Remember that announcement that Google made back in 2014? Well, it finally came to fruition in 2017. For those of you who missed it or have forgotten about it, here’s a quick refresh; Google announced that it will introduce a new ranking metric, as of 2017, that will favour websites that have an SSL certificate, effectively marking down sites that do not.
An SSL (Secure Sockets Layer) is a standard security technology that allows sensitive information like passwords and credit card details to be transmitted through secure channels over the internet so they aren’t stolen.
Seems pretty important, right?
Well, as of this year, Google is set to label all websites that do not have a valid SSL certificate and, meaning that even if you don’t accept sensitive information, you should still be considering an SSL.
How do I know if my website has an SSL?
Ever noticed the little padlock icon that appears in the URL bar for some websites? If your website does have an active SSL, this padlock will be green and have, depending on the type of SSL (more below), either the word “Secure” or your company name next to it.
In Google’s Chrome browser, users are able to select “mark non-secure origins” in their settings, which displays as a padlock with a red X over it on sites without an SSL. As of the next release, scheduled for 31st January 2017, Google will reportedly enable this setting as default.
Why should I get an SSL?
First and foremost, we all want to live in a safer world and don’t want our personal details stolen. If your website contains an online form that requests the entry of sensitive data, the SSL prevents potential hackers accessing this data when transmitted over the internet. Having that green padlock in your URL bar will reassure users that they are safe to enter their information.
Further adding to the point of security; when information is submitted into an online form, it will often pass through multiple “stops” before it reaches its destination. The more “stops” the data has, the more likely it could be intercepted by a third party. The SSL certificate encrypts the transmitted data rendering it useless to anyone without the correct encryption key.
Still not convinced? Well, how about this … With their announcement, Google made changes to their indexing algorithm to favour SSL sites in search engine rankings. So, if your site is secure, this will be shown higher in search results than sites that aren’t. This is based on the valid assumption that customers will want a brand they can trust.
This has sparked questions as to how this will affect SEO and PPC marketing, but the only sure way to ensure that your marketing strategy and web rankings are unaffected, it’s important to have an SSL in place.
When an SSL certificate is received, it’s also issued with a server certificate. This certificate shows that the SSL certificate provider can be trusted. Users can also view these certificates to check the site is up-to-date and verify that the information they will enter is safe and goes to your site and not an imitation site. Promoting online trust with current and potential customers should also be a priority.
If your site accommodates online card payments, to meet with current Payment Card Industry compliance, your business needs an SSL certificate with encryption of at least 128-bit. Without the certificate, a site will not be able to take credit card payments. Customers, today more than ever, use online credit card payment and will want a site they can trust when entering their payment details.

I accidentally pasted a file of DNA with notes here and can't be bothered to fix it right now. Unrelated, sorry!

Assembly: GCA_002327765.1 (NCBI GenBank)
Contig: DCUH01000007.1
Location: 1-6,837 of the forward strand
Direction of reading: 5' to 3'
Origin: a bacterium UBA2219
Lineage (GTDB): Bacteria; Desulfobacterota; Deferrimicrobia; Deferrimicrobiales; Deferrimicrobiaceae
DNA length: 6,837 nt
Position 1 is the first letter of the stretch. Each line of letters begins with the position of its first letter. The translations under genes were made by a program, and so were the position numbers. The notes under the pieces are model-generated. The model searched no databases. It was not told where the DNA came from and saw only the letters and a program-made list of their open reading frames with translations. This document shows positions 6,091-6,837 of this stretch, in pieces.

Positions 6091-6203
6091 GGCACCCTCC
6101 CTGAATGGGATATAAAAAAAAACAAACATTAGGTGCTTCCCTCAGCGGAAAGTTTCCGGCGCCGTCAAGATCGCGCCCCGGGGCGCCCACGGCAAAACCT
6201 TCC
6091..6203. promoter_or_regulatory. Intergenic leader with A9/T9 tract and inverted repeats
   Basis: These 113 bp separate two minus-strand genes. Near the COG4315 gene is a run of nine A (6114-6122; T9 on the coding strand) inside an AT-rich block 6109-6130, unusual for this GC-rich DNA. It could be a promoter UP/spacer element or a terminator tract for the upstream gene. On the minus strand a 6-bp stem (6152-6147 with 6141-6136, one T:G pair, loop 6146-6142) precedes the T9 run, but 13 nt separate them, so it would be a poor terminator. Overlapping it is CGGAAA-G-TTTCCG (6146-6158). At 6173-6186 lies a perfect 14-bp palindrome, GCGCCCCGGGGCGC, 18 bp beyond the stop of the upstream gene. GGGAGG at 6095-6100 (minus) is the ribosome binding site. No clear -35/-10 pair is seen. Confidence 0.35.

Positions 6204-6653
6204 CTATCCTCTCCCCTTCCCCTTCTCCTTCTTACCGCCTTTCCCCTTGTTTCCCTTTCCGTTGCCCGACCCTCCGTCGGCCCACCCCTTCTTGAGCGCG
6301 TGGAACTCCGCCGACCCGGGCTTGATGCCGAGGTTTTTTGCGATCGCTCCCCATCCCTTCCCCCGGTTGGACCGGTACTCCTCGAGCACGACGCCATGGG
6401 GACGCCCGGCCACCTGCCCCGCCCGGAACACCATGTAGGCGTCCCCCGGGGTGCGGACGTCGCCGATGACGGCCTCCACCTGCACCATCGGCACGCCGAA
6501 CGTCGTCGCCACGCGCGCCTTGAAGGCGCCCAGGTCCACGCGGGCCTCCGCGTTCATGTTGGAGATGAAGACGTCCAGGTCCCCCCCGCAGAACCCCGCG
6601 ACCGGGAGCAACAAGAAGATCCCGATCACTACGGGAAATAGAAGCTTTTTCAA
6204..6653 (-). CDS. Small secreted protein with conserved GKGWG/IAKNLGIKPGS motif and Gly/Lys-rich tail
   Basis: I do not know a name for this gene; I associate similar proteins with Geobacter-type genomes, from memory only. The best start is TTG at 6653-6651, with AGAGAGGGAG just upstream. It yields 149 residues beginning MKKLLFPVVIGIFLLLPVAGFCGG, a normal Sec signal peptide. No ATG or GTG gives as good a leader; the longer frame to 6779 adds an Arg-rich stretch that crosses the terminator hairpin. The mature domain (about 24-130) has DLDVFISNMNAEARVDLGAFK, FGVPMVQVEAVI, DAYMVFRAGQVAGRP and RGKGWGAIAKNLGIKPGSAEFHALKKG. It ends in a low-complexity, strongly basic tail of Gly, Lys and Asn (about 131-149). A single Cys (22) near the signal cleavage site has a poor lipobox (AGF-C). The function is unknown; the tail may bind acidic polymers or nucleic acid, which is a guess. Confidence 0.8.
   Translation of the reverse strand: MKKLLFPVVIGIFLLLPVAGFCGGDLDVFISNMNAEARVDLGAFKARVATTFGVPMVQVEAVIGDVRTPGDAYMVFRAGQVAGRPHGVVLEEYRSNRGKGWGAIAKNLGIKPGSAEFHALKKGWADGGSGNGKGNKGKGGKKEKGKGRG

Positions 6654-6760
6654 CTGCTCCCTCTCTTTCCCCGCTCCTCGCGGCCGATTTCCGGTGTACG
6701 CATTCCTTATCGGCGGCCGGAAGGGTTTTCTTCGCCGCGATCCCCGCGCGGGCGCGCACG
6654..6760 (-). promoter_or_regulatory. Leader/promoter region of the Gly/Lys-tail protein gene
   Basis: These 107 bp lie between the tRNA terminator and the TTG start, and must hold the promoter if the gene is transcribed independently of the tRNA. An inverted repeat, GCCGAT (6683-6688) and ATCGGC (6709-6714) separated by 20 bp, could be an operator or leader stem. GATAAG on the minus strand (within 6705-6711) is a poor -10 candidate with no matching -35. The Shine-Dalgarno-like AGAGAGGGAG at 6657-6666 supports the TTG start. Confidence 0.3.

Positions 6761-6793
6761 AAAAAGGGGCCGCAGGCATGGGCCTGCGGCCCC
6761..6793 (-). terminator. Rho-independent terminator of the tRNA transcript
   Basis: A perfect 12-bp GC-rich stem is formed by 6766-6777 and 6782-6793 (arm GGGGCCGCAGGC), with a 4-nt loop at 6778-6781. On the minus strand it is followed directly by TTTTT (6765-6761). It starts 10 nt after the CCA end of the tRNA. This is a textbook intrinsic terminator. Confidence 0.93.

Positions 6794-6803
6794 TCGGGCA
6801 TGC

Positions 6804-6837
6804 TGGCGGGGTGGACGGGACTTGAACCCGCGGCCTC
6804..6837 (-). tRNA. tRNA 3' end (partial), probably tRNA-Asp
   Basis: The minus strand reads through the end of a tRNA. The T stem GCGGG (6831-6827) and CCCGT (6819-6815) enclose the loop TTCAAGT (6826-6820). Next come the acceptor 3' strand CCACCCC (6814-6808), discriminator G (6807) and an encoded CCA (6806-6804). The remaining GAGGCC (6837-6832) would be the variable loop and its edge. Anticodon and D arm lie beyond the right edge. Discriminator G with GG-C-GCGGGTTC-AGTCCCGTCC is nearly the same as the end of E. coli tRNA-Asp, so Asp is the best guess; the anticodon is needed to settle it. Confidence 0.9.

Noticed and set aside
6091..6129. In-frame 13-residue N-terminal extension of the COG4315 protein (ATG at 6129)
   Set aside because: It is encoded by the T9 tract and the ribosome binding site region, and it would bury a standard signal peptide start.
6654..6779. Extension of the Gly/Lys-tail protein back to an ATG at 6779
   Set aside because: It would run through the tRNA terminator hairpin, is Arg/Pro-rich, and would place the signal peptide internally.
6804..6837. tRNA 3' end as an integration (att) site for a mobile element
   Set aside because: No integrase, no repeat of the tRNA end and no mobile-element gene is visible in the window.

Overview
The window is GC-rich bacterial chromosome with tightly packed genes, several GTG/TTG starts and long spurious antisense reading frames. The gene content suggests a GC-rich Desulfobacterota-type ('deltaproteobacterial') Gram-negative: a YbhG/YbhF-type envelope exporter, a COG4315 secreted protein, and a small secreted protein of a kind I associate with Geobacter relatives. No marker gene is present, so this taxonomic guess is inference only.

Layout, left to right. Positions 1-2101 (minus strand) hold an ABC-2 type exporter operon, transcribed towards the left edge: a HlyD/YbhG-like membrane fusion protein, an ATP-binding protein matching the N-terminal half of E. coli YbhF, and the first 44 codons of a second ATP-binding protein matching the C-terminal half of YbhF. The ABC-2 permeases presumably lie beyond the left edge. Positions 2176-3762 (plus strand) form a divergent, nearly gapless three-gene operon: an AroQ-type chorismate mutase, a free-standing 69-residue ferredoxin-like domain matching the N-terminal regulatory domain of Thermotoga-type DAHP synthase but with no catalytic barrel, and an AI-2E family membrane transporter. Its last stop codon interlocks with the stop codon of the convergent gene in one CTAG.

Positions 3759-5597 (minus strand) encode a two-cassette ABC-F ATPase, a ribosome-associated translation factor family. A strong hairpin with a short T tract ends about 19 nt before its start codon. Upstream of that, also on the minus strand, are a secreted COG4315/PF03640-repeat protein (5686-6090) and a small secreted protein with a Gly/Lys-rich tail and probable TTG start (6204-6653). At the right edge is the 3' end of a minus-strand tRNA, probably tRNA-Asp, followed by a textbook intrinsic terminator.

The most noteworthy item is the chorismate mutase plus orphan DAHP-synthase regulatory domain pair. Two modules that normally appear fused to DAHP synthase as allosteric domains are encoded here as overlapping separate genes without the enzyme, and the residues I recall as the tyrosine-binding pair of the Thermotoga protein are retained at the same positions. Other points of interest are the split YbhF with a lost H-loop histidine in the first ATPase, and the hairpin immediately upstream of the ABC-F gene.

Which SSL do I need?
If you’ve read this far, you’re probably now convinced that your website needs an SSL. But, which one do you need? Well, here are the 3 main types offered by most providers:
Domain Validated (DV) Certificate
A DV certificate is checked against the domain registry and is typically the cheapest to purchase; used in instances where there is no need to identify organisational information. The recommended use for this type of certificate is to protect internal systems, however these can be used for public sites as well. The main drawback is that the user cannot verify information about the organisation itself.
Organisation Validated (OV) Certificate
OV certificates can be trusted, as organisations are authenticated against business registry databases hosted by the government. These certificates contain legitimate business information meaning that they are suitable for business use.
It is a standard type of certificate that should be used on a commercial website. They conform to the X.509 RFC standards and contain all the information the user needs to validate the organisation.
Extended Validation (EV) Certificate
A step up from the standard OV certificate, an EV certificate provides a vetting process that is much stricter than the former. The process is to help reinforce trust when using an EV certified site.
An EV certificate will trigger a visible Green Bar in the URL of your browser to easily distinguish the site as secure. These certificate types help to prevent fraudulent users impersonating or phishing on your website. The Green Bar can only be triggered with an EV certificate in place.
Many providers also offer a “Wildcard” option of each certificate, meaning that all sub-domains are also protected, for example, a Wildcard would protect www.yourdomain.com and www.subdomain.yourdomain.com.
The announcement has good intentions and will help make the web an overall safer experience for everyone. Google have started their proposed ‘penalisation’ of sites as of this month and if you haven’t already got a valid SSL, this is something you can’t put off any longer!
To help promote a safer web and to make sure your web ranking is unaffected, it is urged that you get an SSL for your site now.
And keep an eye out for that green padlock in the URL – your users will be!
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